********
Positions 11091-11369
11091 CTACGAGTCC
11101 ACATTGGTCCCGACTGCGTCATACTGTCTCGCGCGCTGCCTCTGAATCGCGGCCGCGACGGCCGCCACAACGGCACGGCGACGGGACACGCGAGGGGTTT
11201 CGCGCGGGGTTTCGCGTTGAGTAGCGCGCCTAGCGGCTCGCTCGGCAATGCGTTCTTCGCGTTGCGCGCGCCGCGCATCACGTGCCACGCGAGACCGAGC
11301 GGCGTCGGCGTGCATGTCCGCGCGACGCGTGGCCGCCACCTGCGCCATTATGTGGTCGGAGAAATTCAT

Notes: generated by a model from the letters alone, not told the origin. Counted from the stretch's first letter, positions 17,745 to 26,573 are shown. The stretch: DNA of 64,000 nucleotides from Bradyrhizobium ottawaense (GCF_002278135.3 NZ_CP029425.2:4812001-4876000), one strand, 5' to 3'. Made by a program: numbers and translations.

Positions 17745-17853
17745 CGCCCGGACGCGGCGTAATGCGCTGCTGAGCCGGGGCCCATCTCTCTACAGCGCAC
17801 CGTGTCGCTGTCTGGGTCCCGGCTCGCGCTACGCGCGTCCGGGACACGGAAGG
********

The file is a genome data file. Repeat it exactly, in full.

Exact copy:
Positions 11091-11369
11091 CTACGAGTCC
11101 ACATTGGTCCCGACTGCGTCATACTGTCTCGCGCGCTGCCTCTGAATCGCGGCCGCGACGGCCGCCACAACGGCACGGCGACGGGACACGCGAGGGGTTT
11201 CGCGCGGGGTTTCGCGTTGAGTAGCGCGCCTAGCGGCTCGCTCGGCAATGCGTTCTTCGCGTTGCGCGCGCCGCGCATCACGTGCCACGCGAGACCGAGC
11301 GGCGTCGGCGTGCATGTCCGCGCGACGCGTGGCCGCCACCTGCGCCATTATGTGGTCGGAGAAATTCAT

Notes: generated by a model from the letters alone, not told the origin. Counted from the stretch's first letter, positions 17,745 to 26,573 are shown. The stretch: DNA of 64,000 nucleotides from Bradyrhizobium ottawaense (GCF_002278135.3 NZ_CP029425.2:4812001-4876000), one strand, 5' to 3'. Made by a program: numbers and translations.

Positions 17745-17853
17745 CGCCCGGACGCGGCGTAATGCGCTGCTGAGCCGGGGCCCATCTCTCTACAGCGCAC
17801 CGTGTCGCTGTCTGGGTCCCGGCTCGCGCTACGCGCGTCCGGGACACGGAAGG